Ashleigh Court Private Hotel (Former)

112 Riddiford Street, 114 Riddiford Street, 116 Riddiford Street, 118 Riddiford Street, 120 Riddiford Street

112-122 Riddiford Street, Newtown, Wellington
Map
  • Constructed

    1906 - 1907

  • Architect(s)

    Hawthorn and Crump

  • Builder(s)

    Hawthorn and Crump

  • 112 – 122 Riddiford Street is a fine example of a mixed use Edwardian hotel/commercial building. It is notable for its vigorous and assertive design that makes full use of Classical motifs and ornamentation.

    This building contributes to the Newtown Central Shopping Centre Heritage Area.

    The building’s design qualities, prominent location and wedge shaped plan, make it one of the most recognisable and memorable buildings in Newtown.
     

  • close History
    • Newtown was originally surveyed by the New Zealand Company in 1840 as part of the new settlement of Wellington. Newtown was farmland for its first few decades and only lightly settled. The relocation of Wellington Hospital and the extension of the tram system to the suburb in the 1880s spurred subdivision. Within 40 years, the suburb was effectively filled.

      The Newtown Central suburban centre has a largely uninterrupted streetscape of Victorian and Edwardian buildings. Most of the buildings are two storey and timber and date from the period of the suburb’s early development. Almost all are the first buildings to occupy their sites. The suburb’s early self sufficiency was epitomised by the range of shops, specialised or otherwise, that lined Riddiford Street. Many shops had the same occupants for decades. The second half of the century saw much change, with the end of the trams in 1964, the closing of many long-standing shops, families moving out to suburbs further afield, and the influx of immigrants.

      A permit was issued for the construction of 112-122 Riddiford Street in January 1904, but it was not completed until 1907. There were two sets of plans and specifications associated with this development – one was for a two-storey building of shops and a public hall while the other (which was built) was for shops and a private hotel, of three stories. The builders and developers were John Hawthorn and Colin Crump who bought the land and improvements on the corner of Riddiford and Rintoul Streets from Lucy Crampton in 1903.

      One estimated figure for the cost of the building was £4000, although whether this relates to the first or second set of plans is not known. The building was named the Langham Private Hotel for its first proprietor, Russell Langham. It is likely he leased the building. The same year the building was completed Newtown residents held a poll and voted that the suburb be a ‘dry’ area. The hotel has therefore never held a liquor licence.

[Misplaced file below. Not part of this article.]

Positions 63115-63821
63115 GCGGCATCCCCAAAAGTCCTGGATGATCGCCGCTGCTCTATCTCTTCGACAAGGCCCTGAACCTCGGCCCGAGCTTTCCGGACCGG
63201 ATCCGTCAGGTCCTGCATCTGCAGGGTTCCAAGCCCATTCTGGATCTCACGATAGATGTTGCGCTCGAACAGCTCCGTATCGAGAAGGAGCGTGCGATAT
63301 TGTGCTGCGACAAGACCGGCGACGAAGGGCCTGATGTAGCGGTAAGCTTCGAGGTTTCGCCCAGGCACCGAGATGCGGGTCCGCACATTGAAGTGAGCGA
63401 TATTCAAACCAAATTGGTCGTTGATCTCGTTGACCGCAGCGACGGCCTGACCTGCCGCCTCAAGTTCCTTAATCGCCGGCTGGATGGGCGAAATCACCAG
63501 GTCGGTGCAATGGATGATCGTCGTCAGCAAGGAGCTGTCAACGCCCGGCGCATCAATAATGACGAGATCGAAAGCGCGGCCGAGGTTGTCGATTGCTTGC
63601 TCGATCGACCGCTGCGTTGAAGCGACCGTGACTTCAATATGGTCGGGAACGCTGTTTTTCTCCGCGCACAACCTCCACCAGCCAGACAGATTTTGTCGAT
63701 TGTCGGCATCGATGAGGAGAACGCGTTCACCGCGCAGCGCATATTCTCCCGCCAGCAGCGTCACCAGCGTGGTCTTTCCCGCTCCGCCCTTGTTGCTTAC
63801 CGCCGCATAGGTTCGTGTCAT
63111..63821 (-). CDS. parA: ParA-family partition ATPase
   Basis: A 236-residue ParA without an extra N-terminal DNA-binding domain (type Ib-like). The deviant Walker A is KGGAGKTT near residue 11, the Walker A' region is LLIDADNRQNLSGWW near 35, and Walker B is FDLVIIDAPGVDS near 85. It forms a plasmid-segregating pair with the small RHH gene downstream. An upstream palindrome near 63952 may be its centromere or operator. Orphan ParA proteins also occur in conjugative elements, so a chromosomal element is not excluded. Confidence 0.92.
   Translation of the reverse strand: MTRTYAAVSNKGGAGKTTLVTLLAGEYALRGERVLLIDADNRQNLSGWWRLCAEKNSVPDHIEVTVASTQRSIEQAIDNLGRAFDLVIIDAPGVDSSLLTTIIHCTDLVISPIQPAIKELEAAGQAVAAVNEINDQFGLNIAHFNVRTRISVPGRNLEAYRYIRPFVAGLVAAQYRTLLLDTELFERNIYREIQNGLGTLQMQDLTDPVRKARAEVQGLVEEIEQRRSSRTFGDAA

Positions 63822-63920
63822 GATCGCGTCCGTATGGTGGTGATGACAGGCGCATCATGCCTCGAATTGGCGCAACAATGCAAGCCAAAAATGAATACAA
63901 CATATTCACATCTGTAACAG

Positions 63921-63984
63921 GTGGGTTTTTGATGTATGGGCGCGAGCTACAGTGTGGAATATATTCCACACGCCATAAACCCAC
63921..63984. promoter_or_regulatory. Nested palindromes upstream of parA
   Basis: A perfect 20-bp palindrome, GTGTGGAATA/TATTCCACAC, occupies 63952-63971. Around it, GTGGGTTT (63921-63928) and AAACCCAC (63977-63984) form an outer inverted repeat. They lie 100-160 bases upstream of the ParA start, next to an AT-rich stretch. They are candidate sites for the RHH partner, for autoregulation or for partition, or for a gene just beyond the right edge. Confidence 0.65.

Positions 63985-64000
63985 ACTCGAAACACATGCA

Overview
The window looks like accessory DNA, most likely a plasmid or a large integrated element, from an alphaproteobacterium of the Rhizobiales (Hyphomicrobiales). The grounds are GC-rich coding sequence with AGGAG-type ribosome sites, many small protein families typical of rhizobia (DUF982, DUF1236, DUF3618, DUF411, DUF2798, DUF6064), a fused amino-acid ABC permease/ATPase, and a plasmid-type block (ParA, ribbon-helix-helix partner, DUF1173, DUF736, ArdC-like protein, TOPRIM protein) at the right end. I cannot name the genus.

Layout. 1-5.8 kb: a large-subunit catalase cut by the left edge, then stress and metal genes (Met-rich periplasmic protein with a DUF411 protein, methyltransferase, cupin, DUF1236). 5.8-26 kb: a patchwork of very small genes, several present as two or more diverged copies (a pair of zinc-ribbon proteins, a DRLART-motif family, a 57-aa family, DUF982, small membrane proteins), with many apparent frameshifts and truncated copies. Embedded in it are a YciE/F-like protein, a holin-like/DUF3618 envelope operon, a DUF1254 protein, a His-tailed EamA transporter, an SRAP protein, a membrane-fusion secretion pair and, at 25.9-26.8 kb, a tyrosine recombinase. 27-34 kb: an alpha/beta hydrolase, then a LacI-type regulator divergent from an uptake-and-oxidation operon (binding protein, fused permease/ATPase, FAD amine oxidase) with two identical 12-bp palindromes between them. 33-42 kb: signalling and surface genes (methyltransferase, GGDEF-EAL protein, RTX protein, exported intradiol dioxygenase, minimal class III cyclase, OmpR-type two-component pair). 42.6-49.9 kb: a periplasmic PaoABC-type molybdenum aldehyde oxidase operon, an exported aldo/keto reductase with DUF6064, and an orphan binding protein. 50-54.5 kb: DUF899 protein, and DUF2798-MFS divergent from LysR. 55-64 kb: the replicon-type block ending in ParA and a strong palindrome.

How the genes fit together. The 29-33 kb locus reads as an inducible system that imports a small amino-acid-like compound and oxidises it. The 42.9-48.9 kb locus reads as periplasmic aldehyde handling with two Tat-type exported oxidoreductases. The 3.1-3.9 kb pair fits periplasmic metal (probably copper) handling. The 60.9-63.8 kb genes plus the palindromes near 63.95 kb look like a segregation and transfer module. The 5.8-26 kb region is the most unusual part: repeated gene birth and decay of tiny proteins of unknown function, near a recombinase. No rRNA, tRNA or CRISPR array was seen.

The turnover of proprietors has been considerable, as have been the many alterations to the building. Upgrading the shops began in 1951 while much of the building was renovated in 1974. At this time it was renamed the Ashleigh Court Private Hotel. There was further refurbishment of the building, including restoration of the façade, in 1997. This building has since been converted in to office accommodation, including shops and a ground floor bar.


    • Modifications close
      • 1907
      • Building completed
      • 1931
      • Shed erected at the rear of the building
      • 1951
      • Upgrade of some of the shops
      • 1957
      • Fire escapes added to the building
      • 1990
      • Conversion to two separate apartments on level two
      • 1997
      • Restoration of the façade
      • 1997
      • Construction of a mezzanine floor in shop at 118 Riddiford Street
      • 1997
      • Seismic strengthening of two apartments on level 1
      • 1998
      • Refubishment of an apartment and office area, level 1
      • unknown
      • The full list of modifications and the corresponding Wellington City Archives’ reference numbers are listed under section “Background Research”.
    • Occupation History close

      Not assessed

  • close Architectural Information
    • Building Classification(s) close

      Not assessed

    • Architecture close

      This three-storey high, wedge-shaped building, with its capacious basement, occupies a very acute corner site between Rintoul and Riddiford Streets. The building has distinctive ‘cornflake-box’ proportions, a quality exacerbated by the thinness of the façade at the street corner.  

      Its architectural and streetscape interest is derived from its elaborate Palladian neo-Classical styling (a “quality” Edwardian style more commonly seen on public buildings, and not dissimilar to that of the Wellington Town Hall), and its elegant detailing and use of materials. Along with its intact array of parapets and pediments and the stained-glass edging to the verandah, these qualities make it one of the most recognisable buildings in Newtown.  Its prime corner location makes the building arguably the most important visual anchor in the Newtown Central Heritage Area.

    • Materials close


      Brick masonry on reinforced concrete foundations and piles